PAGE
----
Hultin believed that within the burial ground he might still find traces of the 1918 virus itself, frozen in time within the tissues of the dead villagers.

Ultimately, Hultin successfully obtained lung tissue from five bodies buried at the site. “Once back in Iowa, he attempted to inject the lung tissue into chicken eggs to get the virus to grow. It did not. In the end, perhaps unsurprisingly, he was unable to retrieve the 1918 virus from this initial attempt.”

However, in 1997, Hultin read an article in the journal “Science” by Jeffery Taubenberger and his colleagues, “Initial Genetic Characterization of the 1918 'Spanish' Influenza Virus.” In it, Taubenberger and his team described their initial work to sequence part of the genome of the 1918 virus. They had successfully extracted RNA of the 1918 virus from the lung tissue of a 21-year-old male U.S. servicemember stationed in Fort Jackson, South Carolina.

“The serviceman had been admitted to the camp’s hospital on September 20, 1918, with a diagnosis of influenza infection and pneumonia. He died six days later on September 26, 1918, and a sample of his lung tissue was collected and preserved for later study.”

Based on the 1918 virus’ sequence data Taubenberger assembled in 1997, he and his fellow researchers initially claimed that the 1918 virus was a novel influenza A (H1N1) virus that belonged to a subgroup of viruses that came from humans and pigs, as opposed to birds.

Hultin telephoned Taubenberger to ask whether he would be interested in lung tissue from victims of the 1918 virus buried in the Alaskan permafrost. The idea was to reconstruct the 1918 pandemic virus and study how it had killed so many. The work, as reported in the October 2005 issue of Science, was done using a technique called reverse genetics to re-create a living 1918 virus. Taubenberger’s answer to Hultin was of course yes.

So 46 years since Hultin’s first trip to the Alaskan gravesite, at age 72 and paying for the entire endeavor, he returned to Brevig Mission. He again gained permission to excavate the gravesite and he also hired locals to assist in the work. The excavation took about five days, but this time Hultin made a remarkable find.

Buried and preserved by the permafrost about seven feet deep was the body of an Inuit woman. Hultin named her “Lucy.” Hultin would learn that she was an obese woman who likely died in her mid-20s due to complications from the 1918 virus. Her lungs were perfectly frozen and preserved in the Alaskan permafrost.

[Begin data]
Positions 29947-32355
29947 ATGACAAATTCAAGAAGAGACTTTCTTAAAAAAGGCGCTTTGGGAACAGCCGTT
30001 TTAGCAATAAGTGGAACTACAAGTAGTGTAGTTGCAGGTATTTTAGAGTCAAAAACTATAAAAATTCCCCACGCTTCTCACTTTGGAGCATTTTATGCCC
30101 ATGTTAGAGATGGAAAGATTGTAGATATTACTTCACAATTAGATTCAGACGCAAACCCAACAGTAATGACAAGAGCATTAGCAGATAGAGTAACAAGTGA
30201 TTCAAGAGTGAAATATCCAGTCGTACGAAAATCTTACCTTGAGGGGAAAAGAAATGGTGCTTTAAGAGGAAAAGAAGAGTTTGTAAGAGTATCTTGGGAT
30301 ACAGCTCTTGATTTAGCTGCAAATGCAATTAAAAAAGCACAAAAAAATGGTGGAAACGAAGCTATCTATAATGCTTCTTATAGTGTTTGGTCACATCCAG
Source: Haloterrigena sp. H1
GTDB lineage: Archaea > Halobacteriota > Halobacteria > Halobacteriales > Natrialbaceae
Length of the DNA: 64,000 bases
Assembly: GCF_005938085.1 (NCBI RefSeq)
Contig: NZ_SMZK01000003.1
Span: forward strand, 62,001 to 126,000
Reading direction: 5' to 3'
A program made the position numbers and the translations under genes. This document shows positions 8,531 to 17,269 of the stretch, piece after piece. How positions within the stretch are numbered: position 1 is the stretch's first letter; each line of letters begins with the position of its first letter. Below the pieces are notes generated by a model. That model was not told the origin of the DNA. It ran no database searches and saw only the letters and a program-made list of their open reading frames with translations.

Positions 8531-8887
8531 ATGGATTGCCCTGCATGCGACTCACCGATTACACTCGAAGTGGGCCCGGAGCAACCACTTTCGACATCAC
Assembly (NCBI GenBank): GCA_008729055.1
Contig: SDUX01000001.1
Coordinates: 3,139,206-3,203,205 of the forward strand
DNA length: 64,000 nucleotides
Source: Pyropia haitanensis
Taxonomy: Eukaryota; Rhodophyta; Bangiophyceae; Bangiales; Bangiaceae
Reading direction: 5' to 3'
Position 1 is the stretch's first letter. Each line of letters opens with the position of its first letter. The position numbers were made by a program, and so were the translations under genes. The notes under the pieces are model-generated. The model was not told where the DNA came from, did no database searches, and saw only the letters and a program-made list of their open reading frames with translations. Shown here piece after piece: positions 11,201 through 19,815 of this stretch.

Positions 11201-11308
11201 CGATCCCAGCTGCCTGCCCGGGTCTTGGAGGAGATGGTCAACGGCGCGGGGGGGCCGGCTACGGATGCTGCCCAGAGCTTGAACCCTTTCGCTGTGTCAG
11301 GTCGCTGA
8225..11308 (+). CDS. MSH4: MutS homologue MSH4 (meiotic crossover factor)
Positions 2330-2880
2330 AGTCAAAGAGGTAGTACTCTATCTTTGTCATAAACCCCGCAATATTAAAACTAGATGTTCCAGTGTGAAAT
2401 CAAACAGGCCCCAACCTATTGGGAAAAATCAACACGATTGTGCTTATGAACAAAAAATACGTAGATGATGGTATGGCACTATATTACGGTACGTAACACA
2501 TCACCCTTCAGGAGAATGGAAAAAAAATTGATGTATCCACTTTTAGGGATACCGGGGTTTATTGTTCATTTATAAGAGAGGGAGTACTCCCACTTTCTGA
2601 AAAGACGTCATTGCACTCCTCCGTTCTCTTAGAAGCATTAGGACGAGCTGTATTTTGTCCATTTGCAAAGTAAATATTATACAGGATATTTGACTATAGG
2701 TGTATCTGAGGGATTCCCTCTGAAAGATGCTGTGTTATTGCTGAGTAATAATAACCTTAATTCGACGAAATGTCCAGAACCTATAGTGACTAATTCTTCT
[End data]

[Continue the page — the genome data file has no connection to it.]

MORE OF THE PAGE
Hultin removed the lungs, placed them in preserving fluid, and shipped them to Taubenberger and his fellow researchers. Ten days later, Hultin received a call from the scientists to confirm that positive 1918 virus genetic material had indeed been obtained from Lucy’s lung tissue.

When reconstructed in a lab, the Spanish flu virus gave scientists valuable information about the origins and characteristics of the 1918 pandemic.

Discoveries from Spanish Flu Victim Lucy and the Lessons for COVID-19 Vaccine Researchers Today

“The fully reconstructed 1918 virus was striking in terms of its ability to quickly replicate, i.e., make copies of itself and spread infection in the lungs of infected mice,” the CDC account said. “For example, four days after infection, the amount of 1918 virus found in the lung tissue of infected mice was 39,000 times higher than that produced by one of the comparison recombinant flu viruses.”

One well-documented effect of the 1918 virus that the scientists discovered was “rapid and severe lung damage. In 1918, victims of the pandemic virus experienced fluid-filled lungs, as well as severe pneumonia and lung tissue inflammation. Within four days post infection, mice infected with the 1918 virus experienced similar lung complications, suggesting that this was a unique aspect of the 1918 virus’ severity.”

These conditions closely mirror some of the symptoms of COVID-19, the respiratory disease caused by the novel coronavirus. Scientists in several nations are now working feverishly to create a vaccine against the present pandemic. Here’s hoping it won’t take another near half-century to rid the world of this deadly disease that, unlike the 1918 Spanish flu pandemic, shows no sign of fading away on its own.

David Hubler David E. Hubler brings a variety of government, journalism and teaching experience to his position as a Quality Assurance Editor at APUS. David’s professional background includes serving as a senior editor at CIA and the Voice of America. He has also been a managing editor for several business-to-business and business-to-government publishing companies. David has taught high school English in Connecticut and at Northern Virginia Community College. He has a master’s degree for Teachers of English from the University of New Hampshire and a B.A. in English from New York University. In March 2017, Rowman & Littlefield published the paperback edition of David’s latest book, "The Nats and the Grays, How Baseball in the Nation's Capital Survived WWII and Changed the Game Forever."